As my cousin Karen filled out the stack of adoption forms, her new kitten Rose fussed and pushed the sides of the cardboard take-home box so hard Karen feared she would escape. Karen remembered the shelter volunteer’s straightforward warning: “This one’s a terror”. But when they first met, Rose’s baby meow and big adorable eyes made her look like a perfect angel— until she was placed in the box for the trip home. But Karen still insisted on making her part of the family, so the volunteer explained that she should prepare herself to patiently work through some undesirable behaviors. But Karen wasn’t worried. For an experienced cat mom, Rose’s reenactment of Gremlins didn’t seem too threatening.
With the warning in mind, Karen watched carefully while Rose inspected her new home. Rose was thrilled to ditch her lonesome shelter kennel for all this new, interesting space to run around. She excitedly hopped back and forth between bar stools and bounced on the couch, occasionally leaving a tiny path of claw marks behind.
Karen couldn’t bear to burst Rose’s bubble by scolding her into calming down. She wanted Rose to have the freedom to indulge in her daredevil impulses, but her destructive tendencies needed to be addressed. Although declawing was once a popular practice among many well-meaning cat owners years ago, Karen knew there are now many healthier, safer alternatives which do not involve permanently altering the paw. She decided declawing was not an option for Rose because the procedure can cause post-operative pain, encourage cats to bite people, and significantly hinder their self-defense abilities. In some cases the claw tries to grow back, causing an extremely painful wound and requiring a second surgery. Karen searched for a compromise that would prevent further physical damage to furniture and hands during play, help avoid the need to scold, and most importantly: be completely safe for Rose.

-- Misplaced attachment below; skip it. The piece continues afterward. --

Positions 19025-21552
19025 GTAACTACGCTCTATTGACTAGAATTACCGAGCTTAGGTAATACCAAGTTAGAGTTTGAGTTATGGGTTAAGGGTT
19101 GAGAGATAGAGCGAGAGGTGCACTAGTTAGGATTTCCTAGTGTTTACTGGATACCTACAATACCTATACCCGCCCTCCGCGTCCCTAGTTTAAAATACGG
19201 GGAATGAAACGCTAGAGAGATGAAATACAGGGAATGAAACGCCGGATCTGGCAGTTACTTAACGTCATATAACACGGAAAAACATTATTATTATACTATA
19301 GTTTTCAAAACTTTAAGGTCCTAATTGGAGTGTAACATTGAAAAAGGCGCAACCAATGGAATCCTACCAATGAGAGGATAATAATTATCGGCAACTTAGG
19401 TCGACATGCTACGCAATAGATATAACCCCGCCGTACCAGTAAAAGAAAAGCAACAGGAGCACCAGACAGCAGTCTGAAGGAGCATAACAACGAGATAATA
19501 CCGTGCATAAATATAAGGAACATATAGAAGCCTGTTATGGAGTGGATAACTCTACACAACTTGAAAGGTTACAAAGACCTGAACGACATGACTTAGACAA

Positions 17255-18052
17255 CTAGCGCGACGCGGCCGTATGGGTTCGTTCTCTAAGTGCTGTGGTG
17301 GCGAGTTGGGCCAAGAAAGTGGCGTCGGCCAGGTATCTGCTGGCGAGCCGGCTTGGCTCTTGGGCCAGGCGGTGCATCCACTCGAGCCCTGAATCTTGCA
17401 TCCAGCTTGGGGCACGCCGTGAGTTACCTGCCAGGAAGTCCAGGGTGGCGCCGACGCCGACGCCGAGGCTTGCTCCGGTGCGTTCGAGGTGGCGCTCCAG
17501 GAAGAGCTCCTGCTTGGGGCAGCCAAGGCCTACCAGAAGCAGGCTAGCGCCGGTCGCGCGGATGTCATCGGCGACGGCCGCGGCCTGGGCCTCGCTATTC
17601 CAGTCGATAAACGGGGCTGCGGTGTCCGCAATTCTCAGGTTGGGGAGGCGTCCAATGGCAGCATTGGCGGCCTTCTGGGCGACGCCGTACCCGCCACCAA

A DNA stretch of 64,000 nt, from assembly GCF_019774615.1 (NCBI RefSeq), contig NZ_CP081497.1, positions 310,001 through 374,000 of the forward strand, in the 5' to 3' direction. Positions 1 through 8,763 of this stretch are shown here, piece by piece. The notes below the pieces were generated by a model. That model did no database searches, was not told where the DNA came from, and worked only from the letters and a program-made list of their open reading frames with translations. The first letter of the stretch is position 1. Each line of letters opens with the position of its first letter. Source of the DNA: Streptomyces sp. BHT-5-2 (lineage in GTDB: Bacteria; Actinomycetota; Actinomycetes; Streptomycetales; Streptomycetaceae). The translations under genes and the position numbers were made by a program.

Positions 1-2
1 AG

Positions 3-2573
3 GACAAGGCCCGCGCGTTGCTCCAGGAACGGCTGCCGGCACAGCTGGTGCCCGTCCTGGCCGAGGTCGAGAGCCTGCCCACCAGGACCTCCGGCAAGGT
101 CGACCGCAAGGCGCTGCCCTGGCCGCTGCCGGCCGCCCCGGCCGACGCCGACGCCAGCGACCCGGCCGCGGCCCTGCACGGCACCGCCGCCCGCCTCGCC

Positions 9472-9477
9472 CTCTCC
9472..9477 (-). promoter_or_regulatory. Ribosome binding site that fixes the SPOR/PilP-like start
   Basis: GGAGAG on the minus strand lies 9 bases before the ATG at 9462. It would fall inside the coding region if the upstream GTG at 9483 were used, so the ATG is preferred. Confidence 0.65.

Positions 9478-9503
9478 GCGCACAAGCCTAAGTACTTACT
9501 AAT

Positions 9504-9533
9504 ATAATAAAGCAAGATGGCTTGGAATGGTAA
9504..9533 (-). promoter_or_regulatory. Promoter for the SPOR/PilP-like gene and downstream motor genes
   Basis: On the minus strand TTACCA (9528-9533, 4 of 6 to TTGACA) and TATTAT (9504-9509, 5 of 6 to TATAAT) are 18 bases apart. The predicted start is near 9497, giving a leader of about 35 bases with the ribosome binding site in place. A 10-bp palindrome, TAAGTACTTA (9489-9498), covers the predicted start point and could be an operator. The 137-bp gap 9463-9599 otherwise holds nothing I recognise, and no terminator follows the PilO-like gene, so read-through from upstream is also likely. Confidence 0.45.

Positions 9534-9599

Once I witnessed the success of vinyl nail caps for many patients at LazyPaw Animal Hospitals, I suggested Karen try this safe alternative. The caps cover the sharp nail, do not cause any pain or discomfort (although their application might cause a temporary, minor annoyance for fussy cats), prevent scratches on furniture and people, and do not permanently alter paws. After scrolling through dozens of colors and several size options online, Karen ordered small pink nail caps and took Rose to have a veterinary technician trim her nails and glue the cap securely in place.
Now that Rose’s razor-sharp claws are covered, she can hop around on the furniture as often she wants without leaving marks. She can play rough without making someone look like they were attacked by a wild animal rather than a kitten chasing a string. Karen doesn’t have to constantly babysit, doesn’t fear finding the drapes in shreds, and never has to scold Rose for embracing her mischievous nature.
Declawing is not recommended due to the high risk of post-operative pain and sensitivity which occurs as a result of permanently removing part of the paw. If the cat is not declawed at the proper age, they often have difficulty adjusting to the change. Declawing also makes cats unable to defend themselves against aggressive animals. Although declawing procedures were once fairly common, now safe and painless alternatives are easily available. Vinyl nail caps provide a safe, painless option. They typically remain in place for six weeks and do not involve permanently altering the paw. These readily available alternatives are in the best interest of the cat rather than declawing.